Pietersen and Co see the best but ignore it
Ponting's sublime batting lesson goes unheeded by England
Question: How should England's batsmen cope with such a dreadful day at the Brisbane Test? Answer: Watch a video. Not any old stuff, but a record of Ricky Ponting at bat - in the first innings rather than the routine, rather bored, fifty yesterday afternoon.
Why? Because they would observe a batsman with a model defence against good bowling, what there was of it, and a fluent, elegant and often unpredictable offence, especially the fierce on-drive streaking between bowler and mid-on.
But they should look for one more quality. Ponting had a strategy and he stuck to it relentlessly. He batted like the man who would personally see to it that Australia broke the psychologically damaging 600 barrier. It was noticeable that he became more watchful on the second morning as he moved past 150, curbing his aggression and allowing the scoring rate to slow.
Consequently, when Matthew Hoggard broke through his defence when he was on 196, Ponting ignored the standing ovation that followed his every step, and banged his bat on the turf to show that he was a very cross batsman. Not because he had missed out on 200, but because he had not scored 250 or more.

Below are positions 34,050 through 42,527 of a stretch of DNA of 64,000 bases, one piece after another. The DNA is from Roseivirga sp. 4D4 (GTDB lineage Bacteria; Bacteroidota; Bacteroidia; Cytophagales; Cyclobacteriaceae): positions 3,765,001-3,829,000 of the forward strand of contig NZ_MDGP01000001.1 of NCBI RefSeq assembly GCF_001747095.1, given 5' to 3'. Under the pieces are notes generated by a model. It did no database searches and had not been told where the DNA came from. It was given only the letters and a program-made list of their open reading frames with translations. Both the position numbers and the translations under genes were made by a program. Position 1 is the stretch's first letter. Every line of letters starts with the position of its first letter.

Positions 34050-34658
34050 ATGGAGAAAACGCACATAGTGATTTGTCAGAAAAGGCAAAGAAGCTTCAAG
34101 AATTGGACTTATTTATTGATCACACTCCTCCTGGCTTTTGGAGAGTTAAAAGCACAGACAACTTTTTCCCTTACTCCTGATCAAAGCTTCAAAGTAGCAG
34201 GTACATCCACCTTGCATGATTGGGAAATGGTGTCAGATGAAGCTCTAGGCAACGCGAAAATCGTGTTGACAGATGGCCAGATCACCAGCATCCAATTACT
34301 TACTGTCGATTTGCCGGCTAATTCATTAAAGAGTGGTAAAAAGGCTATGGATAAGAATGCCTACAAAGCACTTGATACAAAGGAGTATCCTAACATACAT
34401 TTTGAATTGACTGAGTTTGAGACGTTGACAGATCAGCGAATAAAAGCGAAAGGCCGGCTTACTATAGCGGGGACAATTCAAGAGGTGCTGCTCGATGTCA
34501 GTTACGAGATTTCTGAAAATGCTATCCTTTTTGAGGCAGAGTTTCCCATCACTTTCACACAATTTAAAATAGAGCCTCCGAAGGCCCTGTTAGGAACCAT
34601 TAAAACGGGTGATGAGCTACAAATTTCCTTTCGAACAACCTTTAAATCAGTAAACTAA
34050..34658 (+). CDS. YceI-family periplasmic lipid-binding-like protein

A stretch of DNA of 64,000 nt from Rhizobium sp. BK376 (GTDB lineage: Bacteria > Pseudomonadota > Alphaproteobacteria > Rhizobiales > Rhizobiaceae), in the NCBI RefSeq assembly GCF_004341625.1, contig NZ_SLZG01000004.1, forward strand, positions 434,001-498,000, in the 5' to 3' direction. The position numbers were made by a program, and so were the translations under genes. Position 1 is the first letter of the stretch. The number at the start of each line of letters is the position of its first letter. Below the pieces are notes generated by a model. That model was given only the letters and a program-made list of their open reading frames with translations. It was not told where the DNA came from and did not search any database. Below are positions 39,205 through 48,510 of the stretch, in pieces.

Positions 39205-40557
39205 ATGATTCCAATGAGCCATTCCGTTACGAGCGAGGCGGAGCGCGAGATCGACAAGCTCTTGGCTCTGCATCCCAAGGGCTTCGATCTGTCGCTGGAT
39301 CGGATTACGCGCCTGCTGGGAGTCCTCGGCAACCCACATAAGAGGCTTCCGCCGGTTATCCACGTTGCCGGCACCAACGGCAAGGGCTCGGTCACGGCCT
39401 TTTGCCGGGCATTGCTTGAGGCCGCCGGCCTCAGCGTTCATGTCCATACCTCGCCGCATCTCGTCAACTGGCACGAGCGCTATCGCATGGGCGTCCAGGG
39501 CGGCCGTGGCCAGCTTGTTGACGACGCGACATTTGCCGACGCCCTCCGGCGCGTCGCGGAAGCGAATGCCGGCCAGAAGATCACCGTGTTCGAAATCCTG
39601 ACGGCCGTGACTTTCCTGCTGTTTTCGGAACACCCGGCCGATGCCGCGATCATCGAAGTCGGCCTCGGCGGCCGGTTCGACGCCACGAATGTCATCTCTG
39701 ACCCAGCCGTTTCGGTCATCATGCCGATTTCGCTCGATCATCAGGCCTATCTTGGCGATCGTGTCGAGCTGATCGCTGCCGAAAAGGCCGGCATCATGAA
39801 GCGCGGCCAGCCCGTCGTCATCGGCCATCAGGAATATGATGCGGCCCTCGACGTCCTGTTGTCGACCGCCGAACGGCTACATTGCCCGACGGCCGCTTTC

His innings was a model of conviction, style and intent, and it differed entirely from the performances of those English batsmen who failed catastrophically in their principal duty, which was to stay in long enough to accumulate the 402 they needed to avoid the follow-on.
The fact that Ponting did not enforce it adds insult to deep injury. He thinks England will not be able to cope with Shane Warne on a fast-deteriorating pitch, or with Glenn McGrath after he has had a good night's rest. Sad to say, you can't argue.
England's batting has been no more convincing than their bowling. The batsmen might have hoped that McGrath would not be back to his best, but that does not excuse an underpowered hook shot by Andrew Strauss which might, with luck, have landed between midwicket and fine leg, but was hit hard and high enough for Michael Hussey to take the catch: 28 for 1.
Alastair Cook was mesmerised by McGrath's next ball, which was fuller and straighter. Poor boy: 28 for 2.